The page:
Obesity May Lower Testosterone Levels in Teenage Males

A new study published in the Journal of Endocrinology found that obesity may have an adverse effect on the testosterone levels of teenage males. The study was headed by Paresh Dandona, who heads the Division of Endocrinology, Diabetes and Metabolism at medical school at the University of Buffalo.

Dandona and his team studied more than 50 male subjects between the ages of 14 and 20. Half of the subjects were classified as obese, ranking in at least the 95th percentile for body mass index. The other half were of normal weight, ranking in the 85th percentile or lower. Researchers drew blood samples of all patients to measure testosterone levels.

Previous studies have shown that older men suffering from obesity and type II diabetes were between 25-33% more likely to have lower testosterone levels. Other studies also found that men who underwent weight loss surgery ended up increasing their testosterone levels in the long-term.

Dandona and his colleagues wanted to research how obesity affected younger males of healthier weights. They found that the impact was even more profound. Obese men between the ages of 18 and 35 were reported to be 50% more likely to have a lower testosterone level than men in the same age group with healthier weights.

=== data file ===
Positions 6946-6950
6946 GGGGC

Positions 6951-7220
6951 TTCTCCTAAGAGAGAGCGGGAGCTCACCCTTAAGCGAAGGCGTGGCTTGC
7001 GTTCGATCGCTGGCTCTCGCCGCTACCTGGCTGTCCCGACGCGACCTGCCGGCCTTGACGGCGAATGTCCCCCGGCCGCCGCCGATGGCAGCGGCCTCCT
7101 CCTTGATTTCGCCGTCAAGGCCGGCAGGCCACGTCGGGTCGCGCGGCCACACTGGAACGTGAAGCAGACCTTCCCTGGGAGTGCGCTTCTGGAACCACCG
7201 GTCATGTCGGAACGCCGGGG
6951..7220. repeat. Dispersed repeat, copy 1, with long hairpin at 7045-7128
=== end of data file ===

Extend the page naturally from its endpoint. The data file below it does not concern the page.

Dandona said that the study shows concerns for obese males as they enter adulthood. Significantly lower testosterone levels raise the likelihood that they will have sexual performance difficulties. This can have a negative impact on their self-esteem.

However, the study doesn’t necessarily indicate that obesity impacts testosterone levels. Lower testosterone levels could also be a contributing factor to obesity. Additional studies will need to be conducted to confirm and explain any correlation.

Dandona said additional studies will need to be conducted to understand how the pituitary gland is activated to increase testosterone levels. Those studies might explain how they can turn the gland back on to increase hormone levels in men with insufficient levels.

Males who lose weight without undergoing weight loss surgery could also increase testosterone levels in overweight males. However, few studies have been conducted to explain how the phenomenon may hold with teenage males. Additional studies will need to be conducted on adolescents to better explain the relationship and propose relevant treatment procedures.

[box type=”important”]Physicians said that the best way to prevent these health problems is for people to make weight loss a priority. Many studies have found a number of concerns for patients suffering from obesity. Weight loss will always be the first line of defense against heart disease and diabetes. This study indicates that may hold for sexual maturation as well.[/box]

Kalen Smith

Kalen Smith is a professional Internet marketer, consumer researcher and writer. He has been a writer for Weight Loss Triumph and is the cofounder of the blog Great Paleo Diet Cookbooks, where he writes about the paleo diet and lifestyle.

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